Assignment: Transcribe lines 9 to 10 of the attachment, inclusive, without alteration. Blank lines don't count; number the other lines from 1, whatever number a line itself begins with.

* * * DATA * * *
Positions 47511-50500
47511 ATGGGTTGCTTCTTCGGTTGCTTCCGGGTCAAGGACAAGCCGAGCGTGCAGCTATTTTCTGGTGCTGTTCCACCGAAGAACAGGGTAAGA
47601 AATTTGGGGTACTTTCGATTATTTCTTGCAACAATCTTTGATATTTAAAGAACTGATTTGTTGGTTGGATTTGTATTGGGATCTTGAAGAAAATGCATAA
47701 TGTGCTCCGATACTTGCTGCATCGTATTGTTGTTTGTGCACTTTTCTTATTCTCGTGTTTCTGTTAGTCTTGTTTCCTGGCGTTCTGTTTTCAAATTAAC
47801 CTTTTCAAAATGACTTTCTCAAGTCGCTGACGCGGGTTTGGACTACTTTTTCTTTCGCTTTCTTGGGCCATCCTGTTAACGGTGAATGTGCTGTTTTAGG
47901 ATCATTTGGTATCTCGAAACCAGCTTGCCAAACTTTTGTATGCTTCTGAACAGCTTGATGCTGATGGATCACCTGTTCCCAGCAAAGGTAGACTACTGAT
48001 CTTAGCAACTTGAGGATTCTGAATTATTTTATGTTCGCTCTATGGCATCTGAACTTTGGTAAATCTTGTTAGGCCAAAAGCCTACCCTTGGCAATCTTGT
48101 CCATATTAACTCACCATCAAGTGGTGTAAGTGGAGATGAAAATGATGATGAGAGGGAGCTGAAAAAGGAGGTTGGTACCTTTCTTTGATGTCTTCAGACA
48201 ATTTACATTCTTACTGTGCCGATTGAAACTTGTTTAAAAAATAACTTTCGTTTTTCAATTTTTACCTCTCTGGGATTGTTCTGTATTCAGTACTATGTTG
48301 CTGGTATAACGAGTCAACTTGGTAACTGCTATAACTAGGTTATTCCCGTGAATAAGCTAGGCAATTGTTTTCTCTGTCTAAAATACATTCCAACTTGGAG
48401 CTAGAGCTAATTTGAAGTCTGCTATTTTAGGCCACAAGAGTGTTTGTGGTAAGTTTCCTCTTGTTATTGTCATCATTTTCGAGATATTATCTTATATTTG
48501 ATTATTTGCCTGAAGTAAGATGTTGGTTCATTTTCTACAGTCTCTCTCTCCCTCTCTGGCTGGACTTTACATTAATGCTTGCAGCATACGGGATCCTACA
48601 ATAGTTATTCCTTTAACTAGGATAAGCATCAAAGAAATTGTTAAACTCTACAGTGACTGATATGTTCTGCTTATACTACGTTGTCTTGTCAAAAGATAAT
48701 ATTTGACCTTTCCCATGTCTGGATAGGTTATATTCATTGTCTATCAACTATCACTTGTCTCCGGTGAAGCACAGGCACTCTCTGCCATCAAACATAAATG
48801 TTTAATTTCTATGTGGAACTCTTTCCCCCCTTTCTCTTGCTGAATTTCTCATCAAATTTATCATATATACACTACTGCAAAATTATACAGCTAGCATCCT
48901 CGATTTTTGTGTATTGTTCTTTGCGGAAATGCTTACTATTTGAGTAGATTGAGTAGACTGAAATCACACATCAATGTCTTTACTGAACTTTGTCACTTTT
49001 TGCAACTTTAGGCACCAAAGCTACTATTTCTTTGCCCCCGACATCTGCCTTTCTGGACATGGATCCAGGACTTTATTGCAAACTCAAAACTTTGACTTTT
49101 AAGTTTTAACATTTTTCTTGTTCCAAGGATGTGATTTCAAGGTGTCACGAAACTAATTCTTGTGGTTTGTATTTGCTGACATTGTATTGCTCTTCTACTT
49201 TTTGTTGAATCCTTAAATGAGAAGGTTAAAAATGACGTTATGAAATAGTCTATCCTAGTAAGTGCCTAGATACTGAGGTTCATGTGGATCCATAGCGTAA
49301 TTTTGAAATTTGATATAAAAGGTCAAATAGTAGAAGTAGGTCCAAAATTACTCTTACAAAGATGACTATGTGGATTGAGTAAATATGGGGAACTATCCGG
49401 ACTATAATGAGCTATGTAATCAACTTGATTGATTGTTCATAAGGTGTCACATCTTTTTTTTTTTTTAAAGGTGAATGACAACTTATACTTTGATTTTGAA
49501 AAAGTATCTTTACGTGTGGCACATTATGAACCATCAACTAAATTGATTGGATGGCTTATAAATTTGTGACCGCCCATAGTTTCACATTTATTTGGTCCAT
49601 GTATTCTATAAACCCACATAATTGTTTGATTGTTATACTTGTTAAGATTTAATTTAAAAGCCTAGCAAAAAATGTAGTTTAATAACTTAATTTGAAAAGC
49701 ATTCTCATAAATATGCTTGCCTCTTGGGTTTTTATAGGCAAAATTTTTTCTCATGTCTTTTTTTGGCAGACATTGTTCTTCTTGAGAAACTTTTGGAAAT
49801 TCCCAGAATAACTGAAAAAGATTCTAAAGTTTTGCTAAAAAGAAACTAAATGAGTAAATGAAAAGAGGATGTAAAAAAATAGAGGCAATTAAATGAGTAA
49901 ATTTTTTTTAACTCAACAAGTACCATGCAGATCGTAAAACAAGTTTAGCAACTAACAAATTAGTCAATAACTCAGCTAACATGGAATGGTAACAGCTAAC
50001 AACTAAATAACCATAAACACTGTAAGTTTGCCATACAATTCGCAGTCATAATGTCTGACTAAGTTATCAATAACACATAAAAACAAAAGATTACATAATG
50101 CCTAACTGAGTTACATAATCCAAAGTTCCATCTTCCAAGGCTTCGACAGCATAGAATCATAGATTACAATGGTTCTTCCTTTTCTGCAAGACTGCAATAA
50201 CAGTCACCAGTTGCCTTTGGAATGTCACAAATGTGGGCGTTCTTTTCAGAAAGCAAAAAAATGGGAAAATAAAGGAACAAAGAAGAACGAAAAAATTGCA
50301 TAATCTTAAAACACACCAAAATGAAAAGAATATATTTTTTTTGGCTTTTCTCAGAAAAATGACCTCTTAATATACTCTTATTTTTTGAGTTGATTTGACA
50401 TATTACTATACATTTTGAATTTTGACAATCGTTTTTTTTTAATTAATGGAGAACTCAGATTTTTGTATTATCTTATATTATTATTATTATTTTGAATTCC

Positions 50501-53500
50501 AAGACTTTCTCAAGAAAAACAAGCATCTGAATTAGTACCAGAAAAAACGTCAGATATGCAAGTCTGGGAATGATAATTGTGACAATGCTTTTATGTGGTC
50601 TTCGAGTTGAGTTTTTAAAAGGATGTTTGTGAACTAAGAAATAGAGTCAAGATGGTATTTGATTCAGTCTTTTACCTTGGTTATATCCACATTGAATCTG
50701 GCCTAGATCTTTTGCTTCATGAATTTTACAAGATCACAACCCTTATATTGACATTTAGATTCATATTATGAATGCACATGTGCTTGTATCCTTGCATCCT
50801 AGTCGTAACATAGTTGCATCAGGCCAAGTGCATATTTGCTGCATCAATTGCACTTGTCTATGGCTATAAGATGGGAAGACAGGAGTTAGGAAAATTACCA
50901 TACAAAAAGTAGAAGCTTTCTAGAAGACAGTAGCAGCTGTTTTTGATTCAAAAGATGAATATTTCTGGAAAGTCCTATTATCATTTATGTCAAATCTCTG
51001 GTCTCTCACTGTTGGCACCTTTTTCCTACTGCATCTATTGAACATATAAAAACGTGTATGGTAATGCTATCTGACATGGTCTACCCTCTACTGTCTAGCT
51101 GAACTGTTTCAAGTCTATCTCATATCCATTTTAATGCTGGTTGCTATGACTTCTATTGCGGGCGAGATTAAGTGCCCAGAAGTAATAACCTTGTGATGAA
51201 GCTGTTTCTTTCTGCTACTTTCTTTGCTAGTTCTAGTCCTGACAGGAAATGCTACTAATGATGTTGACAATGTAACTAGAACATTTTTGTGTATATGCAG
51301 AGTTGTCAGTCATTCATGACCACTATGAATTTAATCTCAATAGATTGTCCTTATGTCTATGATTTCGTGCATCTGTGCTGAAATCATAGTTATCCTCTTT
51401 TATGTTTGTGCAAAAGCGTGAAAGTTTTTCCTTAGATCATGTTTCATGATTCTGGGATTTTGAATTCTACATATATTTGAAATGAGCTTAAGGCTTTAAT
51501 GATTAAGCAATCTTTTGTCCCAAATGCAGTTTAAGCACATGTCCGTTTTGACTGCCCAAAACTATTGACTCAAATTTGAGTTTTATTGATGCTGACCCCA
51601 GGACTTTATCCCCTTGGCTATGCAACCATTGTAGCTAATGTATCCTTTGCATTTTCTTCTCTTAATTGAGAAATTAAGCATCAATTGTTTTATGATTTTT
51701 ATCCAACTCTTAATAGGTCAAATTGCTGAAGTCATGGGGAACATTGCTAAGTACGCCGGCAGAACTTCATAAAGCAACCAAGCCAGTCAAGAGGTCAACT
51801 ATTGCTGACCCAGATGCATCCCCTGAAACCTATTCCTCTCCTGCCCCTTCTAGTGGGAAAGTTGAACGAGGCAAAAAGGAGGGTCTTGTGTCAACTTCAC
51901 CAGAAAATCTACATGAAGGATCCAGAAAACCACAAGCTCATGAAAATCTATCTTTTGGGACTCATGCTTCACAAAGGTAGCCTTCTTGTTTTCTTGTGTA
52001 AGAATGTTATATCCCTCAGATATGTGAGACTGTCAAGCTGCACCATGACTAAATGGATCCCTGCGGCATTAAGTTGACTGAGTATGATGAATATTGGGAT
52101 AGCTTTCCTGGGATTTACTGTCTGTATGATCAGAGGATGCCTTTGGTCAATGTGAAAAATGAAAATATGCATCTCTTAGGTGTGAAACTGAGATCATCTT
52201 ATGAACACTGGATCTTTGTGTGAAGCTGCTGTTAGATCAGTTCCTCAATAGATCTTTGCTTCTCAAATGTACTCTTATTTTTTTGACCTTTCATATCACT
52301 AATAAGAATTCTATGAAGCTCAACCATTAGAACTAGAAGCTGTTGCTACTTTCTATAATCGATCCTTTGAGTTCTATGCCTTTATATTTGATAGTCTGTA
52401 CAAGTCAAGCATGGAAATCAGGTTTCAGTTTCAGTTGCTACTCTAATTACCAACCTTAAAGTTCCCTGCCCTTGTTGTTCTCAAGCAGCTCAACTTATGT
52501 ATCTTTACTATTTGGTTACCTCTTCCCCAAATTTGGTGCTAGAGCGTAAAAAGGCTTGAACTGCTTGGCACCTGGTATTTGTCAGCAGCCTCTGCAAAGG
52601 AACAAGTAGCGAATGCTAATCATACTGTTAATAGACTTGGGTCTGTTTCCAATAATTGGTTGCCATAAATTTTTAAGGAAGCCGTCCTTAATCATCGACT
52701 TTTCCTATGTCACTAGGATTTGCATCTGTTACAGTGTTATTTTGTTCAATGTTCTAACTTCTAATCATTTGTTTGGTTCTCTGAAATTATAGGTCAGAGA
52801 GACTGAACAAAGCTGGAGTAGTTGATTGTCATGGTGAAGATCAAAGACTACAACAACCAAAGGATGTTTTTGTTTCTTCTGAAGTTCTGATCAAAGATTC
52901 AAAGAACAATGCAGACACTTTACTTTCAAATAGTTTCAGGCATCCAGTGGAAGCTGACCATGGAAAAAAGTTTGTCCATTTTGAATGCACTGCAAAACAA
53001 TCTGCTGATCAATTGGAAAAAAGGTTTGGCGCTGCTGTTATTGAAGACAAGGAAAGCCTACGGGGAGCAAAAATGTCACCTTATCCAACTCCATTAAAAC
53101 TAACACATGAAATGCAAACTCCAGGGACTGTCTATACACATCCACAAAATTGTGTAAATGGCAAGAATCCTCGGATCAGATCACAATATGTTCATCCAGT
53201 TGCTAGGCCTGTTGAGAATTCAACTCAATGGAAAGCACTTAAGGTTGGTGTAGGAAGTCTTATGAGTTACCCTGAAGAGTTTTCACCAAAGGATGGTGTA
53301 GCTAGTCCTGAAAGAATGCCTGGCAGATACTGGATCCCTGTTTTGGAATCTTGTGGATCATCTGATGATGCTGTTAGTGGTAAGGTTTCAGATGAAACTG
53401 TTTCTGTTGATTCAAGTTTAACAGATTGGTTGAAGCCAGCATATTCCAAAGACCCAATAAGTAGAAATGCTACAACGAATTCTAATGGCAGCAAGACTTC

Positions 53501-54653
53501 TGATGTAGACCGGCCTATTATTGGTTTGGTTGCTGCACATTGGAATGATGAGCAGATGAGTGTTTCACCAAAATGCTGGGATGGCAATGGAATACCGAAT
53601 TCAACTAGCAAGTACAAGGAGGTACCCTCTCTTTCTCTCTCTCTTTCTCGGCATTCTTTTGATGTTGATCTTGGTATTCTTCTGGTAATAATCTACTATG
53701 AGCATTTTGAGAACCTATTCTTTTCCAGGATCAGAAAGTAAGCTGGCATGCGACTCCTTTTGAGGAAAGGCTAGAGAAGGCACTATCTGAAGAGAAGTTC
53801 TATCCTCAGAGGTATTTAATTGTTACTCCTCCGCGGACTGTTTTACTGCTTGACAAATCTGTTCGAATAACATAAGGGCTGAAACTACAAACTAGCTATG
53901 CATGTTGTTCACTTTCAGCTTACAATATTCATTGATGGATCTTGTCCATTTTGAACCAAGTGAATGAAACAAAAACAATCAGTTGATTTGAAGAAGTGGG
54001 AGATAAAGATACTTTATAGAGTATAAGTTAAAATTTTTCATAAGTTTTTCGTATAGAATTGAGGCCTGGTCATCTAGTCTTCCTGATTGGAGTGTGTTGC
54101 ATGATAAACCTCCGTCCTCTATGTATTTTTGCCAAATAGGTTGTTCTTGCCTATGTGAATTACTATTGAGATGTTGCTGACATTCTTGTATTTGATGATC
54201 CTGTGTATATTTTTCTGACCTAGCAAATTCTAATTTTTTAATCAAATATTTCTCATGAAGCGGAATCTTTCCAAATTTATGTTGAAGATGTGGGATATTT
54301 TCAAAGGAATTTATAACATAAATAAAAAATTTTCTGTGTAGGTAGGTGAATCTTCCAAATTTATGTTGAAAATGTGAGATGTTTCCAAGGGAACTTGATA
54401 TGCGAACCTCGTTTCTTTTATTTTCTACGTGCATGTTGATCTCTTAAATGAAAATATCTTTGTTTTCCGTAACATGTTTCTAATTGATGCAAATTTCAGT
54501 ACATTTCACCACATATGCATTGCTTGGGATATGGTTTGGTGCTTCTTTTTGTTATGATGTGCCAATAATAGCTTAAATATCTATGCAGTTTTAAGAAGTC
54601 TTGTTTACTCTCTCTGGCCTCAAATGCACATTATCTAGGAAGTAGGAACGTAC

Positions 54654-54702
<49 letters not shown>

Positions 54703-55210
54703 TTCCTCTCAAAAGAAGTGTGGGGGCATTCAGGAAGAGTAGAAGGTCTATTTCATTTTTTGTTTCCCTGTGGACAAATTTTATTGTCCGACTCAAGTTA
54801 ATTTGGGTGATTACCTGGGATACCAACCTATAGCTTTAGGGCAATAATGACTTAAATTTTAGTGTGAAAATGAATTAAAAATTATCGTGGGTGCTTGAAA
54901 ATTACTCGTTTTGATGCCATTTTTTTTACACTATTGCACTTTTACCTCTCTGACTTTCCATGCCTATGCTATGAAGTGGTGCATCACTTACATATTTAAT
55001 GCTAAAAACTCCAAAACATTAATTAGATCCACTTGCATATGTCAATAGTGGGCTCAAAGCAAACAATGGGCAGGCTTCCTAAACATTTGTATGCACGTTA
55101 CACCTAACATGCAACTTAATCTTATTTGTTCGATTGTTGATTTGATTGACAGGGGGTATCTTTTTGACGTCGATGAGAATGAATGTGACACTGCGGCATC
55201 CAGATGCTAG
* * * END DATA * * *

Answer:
48201 ATTTACATTCTTACTGTGCCGATTGAAACTTGTTTAAAAAATAACTTTCGTTTTTCAATTTTTACCTCTCTGGGATTGTTCTGTATTCAGTACTATGTTG
48301 CTGGTATAACGAGTCAACTTGGTAACTGCTATAACTAGGTTATTCCCGTGAATAAGCTAGGCAATTGTTTTCTCTGTCTAAAATACATTCCAACTTGGAG